SACRAMENTO–California will receive nearly $15.7 million to help veterans find and secure housing according to an announcement by the U.S. Department of Veterans Affairs earlier this week.
This is part of the USDVA’s nearly $100 million in grants that will help approximately 42,000 homeless and at-risk veterans and their families. These grants are being distributed to 151 community agencies in 49 states, the District of Columbia and Puerto Rico. California will receive $2,975,174 in new grants and $12,686,712 in renewal grants for a total of $15,661,886.
“We are very happy that California will receive almost $3 million additional funding to help veterans break the cycle of homelessness,” said Peter J. Gravett, Secretary of the California Department of Veterans Affairs (CalVet). “These new funds will help more than 500 veteran households secure housing. In addition, the Golden State will receive more than $12.7 million in renewed awards to community-based organizations already working toward helping veterans find and secure housing.” (See attachment for breakdown of awards throughout California.)
“We are committed to ending veteran homelessness in America,” said U.S. Secretary of Veterans Affairs Eric K. Shinseki. “These grants will help the USDVA and community organizations reach out and prevent at-risk veterans from losing their homes.”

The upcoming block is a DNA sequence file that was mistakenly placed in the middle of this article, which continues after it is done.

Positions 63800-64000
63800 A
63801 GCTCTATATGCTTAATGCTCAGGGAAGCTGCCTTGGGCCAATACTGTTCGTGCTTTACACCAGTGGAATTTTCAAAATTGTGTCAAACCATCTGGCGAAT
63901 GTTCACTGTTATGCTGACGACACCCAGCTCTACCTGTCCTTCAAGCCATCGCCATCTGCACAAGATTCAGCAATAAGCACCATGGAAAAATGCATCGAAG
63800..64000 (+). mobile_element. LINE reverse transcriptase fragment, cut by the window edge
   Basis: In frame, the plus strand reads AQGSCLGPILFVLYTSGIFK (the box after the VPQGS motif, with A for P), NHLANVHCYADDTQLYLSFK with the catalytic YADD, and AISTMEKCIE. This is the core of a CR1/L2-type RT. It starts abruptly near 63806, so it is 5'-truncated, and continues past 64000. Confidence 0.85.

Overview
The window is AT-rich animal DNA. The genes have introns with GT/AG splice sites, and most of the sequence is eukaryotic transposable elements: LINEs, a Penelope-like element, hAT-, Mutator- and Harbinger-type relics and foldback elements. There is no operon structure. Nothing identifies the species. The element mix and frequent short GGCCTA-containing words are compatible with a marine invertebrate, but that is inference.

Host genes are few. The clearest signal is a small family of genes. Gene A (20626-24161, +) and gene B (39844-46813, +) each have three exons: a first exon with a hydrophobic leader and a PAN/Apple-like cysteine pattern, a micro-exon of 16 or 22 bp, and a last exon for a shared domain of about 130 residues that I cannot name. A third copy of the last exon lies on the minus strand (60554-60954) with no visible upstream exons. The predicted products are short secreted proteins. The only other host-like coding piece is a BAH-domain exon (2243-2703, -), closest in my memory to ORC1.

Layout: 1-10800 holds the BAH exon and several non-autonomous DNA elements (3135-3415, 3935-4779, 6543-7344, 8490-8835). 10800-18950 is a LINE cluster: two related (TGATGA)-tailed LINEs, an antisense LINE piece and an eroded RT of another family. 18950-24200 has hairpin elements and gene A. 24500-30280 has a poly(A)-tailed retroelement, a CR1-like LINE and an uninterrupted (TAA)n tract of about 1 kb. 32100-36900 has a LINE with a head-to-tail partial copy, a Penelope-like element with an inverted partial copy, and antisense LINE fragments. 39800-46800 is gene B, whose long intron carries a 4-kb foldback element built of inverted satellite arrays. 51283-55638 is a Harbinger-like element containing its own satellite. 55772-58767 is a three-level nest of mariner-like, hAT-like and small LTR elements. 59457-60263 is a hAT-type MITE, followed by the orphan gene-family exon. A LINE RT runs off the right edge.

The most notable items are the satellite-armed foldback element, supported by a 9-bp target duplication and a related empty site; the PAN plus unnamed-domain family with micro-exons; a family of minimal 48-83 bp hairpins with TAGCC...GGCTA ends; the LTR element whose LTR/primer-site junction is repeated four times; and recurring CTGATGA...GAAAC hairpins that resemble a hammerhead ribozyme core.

Under the Supportive Services for Veteran Families program, the USDVA is awarding grants to private non-profit organizations and consumer cooperatives that provide services to very low-income Veteran families living in — or transitioning to — permanent housing. Those community organizations provide a range of services that promote housing stability among eligible very low income veteran families.
Under the grants, homeless providers will offer Veterans and their family members outreach, case management, assistance in obtaining USDVA benefits and assistance in getting other public benefits. Community-based groups can offer temporary financial assistance on behalf of veterans for rent payments, utility payments, security deposits and moving costs.
This is the program’s second year. Last year, the USDVA provided about $60 million to assist 22,000 veterans and family members nationally.
In 2009, President Obama and Secretary Shinseki announced the federal government’s goal to end veteran homelessness by 2015. The grants are intended to help accomplish that goal. According to the 2011 Annual Homelessness Assessment Report to Congress, homelessness among Veterans has declined 12 percent since January 2010.
Through the homeless veterans initiative, the USDVA committed $800 million in Fiscal Year 2011 to strengthen programs that prevent and end homelessness among veterans. The USDVA provides a range of services to homeless veterans, including health care, housing, job training, and education.
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